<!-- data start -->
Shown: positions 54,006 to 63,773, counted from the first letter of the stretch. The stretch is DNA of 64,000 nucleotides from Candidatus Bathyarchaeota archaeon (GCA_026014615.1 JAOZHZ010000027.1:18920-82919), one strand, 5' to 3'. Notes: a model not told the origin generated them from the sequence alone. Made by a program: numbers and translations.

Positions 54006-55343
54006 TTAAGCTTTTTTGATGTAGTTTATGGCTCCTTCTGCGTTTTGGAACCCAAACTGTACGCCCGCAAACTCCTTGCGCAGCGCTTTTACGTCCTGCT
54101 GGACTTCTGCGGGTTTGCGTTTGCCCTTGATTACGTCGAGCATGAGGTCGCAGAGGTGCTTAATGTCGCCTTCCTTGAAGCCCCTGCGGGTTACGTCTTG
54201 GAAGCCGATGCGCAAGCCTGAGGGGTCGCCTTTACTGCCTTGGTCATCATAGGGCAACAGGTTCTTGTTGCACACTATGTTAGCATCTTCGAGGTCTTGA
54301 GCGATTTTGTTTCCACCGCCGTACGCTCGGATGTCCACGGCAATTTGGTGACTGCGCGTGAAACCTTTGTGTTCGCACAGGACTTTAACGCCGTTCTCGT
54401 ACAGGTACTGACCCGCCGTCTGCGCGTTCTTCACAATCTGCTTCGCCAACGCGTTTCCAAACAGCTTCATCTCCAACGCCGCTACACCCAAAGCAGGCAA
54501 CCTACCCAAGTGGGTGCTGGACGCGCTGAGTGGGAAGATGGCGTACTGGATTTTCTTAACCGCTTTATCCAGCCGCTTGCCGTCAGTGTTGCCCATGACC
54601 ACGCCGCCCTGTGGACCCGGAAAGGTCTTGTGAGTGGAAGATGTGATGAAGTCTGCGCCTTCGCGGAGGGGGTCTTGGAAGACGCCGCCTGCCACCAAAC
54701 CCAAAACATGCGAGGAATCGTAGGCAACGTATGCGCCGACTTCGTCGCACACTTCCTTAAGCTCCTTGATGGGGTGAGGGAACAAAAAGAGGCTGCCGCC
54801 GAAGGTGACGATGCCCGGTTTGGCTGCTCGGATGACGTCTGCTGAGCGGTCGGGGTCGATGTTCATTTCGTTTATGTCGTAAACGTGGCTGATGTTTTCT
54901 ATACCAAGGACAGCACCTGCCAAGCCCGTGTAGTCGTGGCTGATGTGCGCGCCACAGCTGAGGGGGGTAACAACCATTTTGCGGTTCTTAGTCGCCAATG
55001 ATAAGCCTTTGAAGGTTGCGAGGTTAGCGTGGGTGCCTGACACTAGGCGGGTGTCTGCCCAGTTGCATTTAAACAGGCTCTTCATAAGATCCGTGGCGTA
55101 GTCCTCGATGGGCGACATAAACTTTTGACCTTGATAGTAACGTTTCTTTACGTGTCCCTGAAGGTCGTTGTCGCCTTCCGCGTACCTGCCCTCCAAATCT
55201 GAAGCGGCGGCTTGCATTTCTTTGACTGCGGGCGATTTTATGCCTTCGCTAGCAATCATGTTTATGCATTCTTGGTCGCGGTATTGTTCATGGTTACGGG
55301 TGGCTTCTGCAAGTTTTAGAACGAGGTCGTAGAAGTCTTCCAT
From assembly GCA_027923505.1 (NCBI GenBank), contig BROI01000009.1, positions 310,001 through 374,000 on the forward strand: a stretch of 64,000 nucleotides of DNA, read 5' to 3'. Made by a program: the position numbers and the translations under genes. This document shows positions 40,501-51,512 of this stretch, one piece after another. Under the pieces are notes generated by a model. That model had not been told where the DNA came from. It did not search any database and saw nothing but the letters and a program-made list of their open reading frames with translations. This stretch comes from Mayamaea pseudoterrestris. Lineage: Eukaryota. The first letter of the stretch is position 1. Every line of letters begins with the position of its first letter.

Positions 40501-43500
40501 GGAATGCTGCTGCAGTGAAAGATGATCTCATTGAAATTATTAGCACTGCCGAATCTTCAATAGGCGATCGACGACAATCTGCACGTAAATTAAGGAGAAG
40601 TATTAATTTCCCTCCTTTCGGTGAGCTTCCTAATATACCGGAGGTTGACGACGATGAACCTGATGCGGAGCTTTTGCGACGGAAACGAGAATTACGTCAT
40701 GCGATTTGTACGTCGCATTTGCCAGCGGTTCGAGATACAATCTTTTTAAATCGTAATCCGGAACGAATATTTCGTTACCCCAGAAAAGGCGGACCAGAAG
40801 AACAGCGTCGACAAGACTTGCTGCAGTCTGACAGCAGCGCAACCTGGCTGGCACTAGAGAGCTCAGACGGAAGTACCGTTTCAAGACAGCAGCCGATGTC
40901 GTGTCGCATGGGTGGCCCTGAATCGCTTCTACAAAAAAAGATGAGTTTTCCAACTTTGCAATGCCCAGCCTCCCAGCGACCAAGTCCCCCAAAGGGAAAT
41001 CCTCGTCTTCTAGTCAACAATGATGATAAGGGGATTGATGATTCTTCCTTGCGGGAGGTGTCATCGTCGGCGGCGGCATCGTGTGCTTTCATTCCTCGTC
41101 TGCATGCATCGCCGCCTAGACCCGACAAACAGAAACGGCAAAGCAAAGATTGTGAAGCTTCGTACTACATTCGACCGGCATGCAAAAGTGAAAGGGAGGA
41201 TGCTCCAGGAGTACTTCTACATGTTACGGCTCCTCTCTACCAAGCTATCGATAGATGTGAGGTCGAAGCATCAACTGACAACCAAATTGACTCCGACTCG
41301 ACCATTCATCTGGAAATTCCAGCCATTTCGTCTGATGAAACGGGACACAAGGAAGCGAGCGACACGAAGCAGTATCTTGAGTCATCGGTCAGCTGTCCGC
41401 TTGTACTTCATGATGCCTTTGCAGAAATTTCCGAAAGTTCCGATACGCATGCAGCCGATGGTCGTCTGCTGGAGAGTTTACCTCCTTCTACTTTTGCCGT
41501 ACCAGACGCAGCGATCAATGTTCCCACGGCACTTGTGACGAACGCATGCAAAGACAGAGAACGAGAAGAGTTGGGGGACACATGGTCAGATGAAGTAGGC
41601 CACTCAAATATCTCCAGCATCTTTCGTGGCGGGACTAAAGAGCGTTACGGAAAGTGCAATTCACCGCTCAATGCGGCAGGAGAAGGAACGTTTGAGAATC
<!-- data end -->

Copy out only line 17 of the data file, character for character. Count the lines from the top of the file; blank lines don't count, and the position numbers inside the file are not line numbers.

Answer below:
From assembly GCA_027923505.1 (NCBI GenBank), contig BROI01000009.1, positions 310,001 through 374,000 on the forward strand: a stretch of 64,000 nucleotides of DNA, read 5' to 3'. Made by a program: the position numbers and the translations under genes. This document shows positions 40,501-51,512 of this stretch, one piece after another. Under the pieces are notes generated by a model. That model had not been told where the DNA came from. It did not search any database and saw nothing but the letters and a program-made list of their open reading frames with translations. This stretch comes from Mayamaea pseudoterrestris. Lineage: Eukaryota. The first letter of the stretch is position 1. Every line of letters begins with the position of its first letter.